By Steve Weisman
In mid-May, a friend helped me get my pontoon on the hoist and my hoist cover secured. We knew there was the possibility of a thunderstorm popping up, but we checked the radar and a tiny cell was located near Lake Park. However, it appeared to be pretty much nothing and appeared to be sliding southeast. We were pretty confident that it would slide southeast of Arthur Heights.
By the time we had taken the tarp off the pontoon, put the hoist cover in the pontoon and driven to Upper Gar boat ramp, we had used up about 30 minutes of time. The clouds were becoming a little more ominous, but they had not formed into anything serious, but I did grab a coat for my 7 minute pontoon ride to the hoist. It rained a little on me the first mile, but then I outran it by the time I made it to the hoist.
It took about 20 minutes to get the hoist cover on and secured down, and in that time, the sky to the west turned into dark clouds, and as we left the dock for the truck, the lightning arrived and the thunder began to roll. Everything was ok, but it was a great reminder of how quickly a thunderstorm can roll in from seemingly harmless scattered clouds!
Thunderstorms are dangerous, but it’s tough to get anglers off the water when the fish are biting. We always seem to hang on the spot until the last possible second. Here is an example of a situation that could turn into disaster. I was fishing a late May NAWA team tournament on West Okoboji in 1999. My partner and I were in first place after Day 1, and the weather was perfect. However, Day 2 dawned with heavy overcast and the rumble of thunder in the background. Even so, the directors sent us out, so we headed for our spot. We didn’t have the luxury of having the smart phones and weather radar and updates like we do today, or I am sure they would have never sent us out.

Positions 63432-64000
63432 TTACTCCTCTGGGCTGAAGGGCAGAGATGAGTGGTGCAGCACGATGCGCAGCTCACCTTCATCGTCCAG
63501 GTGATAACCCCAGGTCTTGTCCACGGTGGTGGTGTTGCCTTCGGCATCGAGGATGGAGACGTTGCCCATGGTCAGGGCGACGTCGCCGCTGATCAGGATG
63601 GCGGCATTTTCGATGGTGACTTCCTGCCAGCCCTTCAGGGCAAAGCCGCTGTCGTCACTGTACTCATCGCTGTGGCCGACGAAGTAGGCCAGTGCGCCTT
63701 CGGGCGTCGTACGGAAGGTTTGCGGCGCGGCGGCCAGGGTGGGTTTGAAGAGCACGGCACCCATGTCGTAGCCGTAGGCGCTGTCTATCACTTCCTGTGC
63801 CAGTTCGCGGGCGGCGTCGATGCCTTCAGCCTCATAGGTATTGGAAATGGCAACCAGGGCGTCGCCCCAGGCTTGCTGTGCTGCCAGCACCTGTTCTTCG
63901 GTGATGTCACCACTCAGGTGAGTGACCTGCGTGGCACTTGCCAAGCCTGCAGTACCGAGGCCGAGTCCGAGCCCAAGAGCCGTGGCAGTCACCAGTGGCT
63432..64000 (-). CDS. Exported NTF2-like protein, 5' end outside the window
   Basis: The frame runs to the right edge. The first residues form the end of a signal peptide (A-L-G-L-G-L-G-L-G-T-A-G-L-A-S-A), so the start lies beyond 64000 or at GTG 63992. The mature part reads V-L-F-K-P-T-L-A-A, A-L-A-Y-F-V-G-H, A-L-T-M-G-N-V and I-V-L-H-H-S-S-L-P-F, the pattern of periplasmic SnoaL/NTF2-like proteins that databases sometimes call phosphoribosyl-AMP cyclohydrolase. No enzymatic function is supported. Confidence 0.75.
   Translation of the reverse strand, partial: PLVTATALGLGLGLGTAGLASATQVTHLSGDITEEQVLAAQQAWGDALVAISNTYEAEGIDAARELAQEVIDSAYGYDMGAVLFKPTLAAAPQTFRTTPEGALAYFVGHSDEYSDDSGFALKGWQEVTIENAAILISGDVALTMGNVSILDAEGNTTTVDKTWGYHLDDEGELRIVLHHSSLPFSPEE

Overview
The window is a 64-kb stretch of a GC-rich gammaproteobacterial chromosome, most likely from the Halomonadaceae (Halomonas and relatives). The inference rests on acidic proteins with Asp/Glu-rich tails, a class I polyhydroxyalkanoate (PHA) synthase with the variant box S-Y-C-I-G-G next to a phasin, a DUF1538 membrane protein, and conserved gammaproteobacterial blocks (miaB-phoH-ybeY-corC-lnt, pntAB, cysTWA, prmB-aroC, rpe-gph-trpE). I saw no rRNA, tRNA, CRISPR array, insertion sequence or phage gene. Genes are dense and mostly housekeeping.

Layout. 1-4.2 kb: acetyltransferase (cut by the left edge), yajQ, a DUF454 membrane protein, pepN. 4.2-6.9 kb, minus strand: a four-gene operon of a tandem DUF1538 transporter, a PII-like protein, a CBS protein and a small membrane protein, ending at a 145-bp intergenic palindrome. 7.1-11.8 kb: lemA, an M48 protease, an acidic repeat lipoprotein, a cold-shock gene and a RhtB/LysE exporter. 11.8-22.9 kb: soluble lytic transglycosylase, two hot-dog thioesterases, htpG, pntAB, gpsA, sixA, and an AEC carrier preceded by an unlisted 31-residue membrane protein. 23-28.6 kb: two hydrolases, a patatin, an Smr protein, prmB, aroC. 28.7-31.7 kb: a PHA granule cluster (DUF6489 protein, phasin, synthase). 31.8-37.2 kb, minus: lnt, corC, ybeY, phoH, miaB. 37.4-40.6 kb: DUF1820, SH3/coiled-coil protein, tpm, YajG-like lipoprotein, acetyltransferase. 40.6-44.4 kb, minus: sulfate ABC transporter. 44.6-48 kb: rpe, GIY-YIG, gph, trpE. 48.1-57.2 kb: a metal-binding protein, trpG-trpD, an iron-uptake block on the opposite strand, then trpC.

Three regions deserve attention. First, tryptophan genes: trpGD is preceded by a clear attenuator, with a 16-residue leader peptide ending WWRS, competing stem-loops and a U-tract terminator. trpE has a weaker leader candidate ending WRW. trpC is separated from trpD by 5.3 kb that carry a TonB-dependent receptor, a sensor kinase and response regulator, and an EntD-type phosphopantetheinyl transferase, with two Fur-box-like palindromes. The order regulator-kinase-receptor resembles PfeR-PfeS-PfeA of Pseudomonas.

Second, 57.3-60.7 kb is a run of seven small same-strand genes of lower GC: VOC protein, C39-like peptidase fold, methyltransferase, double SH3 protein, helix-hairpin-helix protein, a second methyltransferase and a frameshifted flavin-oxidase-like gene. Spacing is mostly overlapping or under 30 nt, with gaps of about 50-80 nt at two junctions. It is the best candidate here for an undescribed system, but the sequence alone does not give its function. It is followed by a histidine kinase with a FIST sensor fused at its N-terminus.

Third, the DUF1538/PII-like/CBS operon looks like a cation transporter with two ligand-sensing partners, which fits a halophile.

We were using slip bobbers and leeches, and right away we were on fish. The weather seemed to stay the same for nearly two hours with that same heavy overcast and that same distant rumbling. Then I made a cast with my slip bobber rig, but when the bobber hit the water, the line kept unwinding off the spool on its own, arcing a couple of feet above my head. Now that’s some serious electricity. It was way, way past time to get off the water! We told a competing team what had happened and asked if they would honor our spot if we put out a marker buoy. They agreed and headed with us to the weigh-in point. Soon all of the teams were huddling with us under the shelter on shore as the rain came down with lightning and thunder all around. Luckily, we could talk about it, and nobody become a statistic! After about an hour, the storm fell apart, and we were able to go back out. It became a pretty good weekend, because we did win the tournament!
Anglers will always push the envelope; it seems to be engrained in us. However, we still need to be prudent and make wise decisions. No fish is worth getting struck by lighting.
With today’s radar advancements, we have weather updates right on our phones. The problem is storms can take forever to form or can appear seemingly out of nowhere. If I would have been on the north end of West Okoboji last week when that thunderstorm formed, I would not have been able to make it to the hoist before the storm hit. When that happens, that becomes kind of like play Russian roulette. We are playing a game of chance with lightning!
How close is it?
Here is a rule of thumb to follow. See a flash of lightning; count the number of seconds until you hear the thunder. So, let’s say you see a flash of lightning and count 10 seconds until you hear the thunder. Divide that by five and the storm is roughly about two miles away. How many times have you seen lightning and only counted to two? Now that’s scary!
I could go on and on about the seriousness of thunderstorms and water. I can only encourage all of us to be cautious and safe. The last thing we want do is follow a quote that my father-in-law used to say, “Too late smart!” Instead, we want to be proactive and make sure we control the situation, not Mother Nature!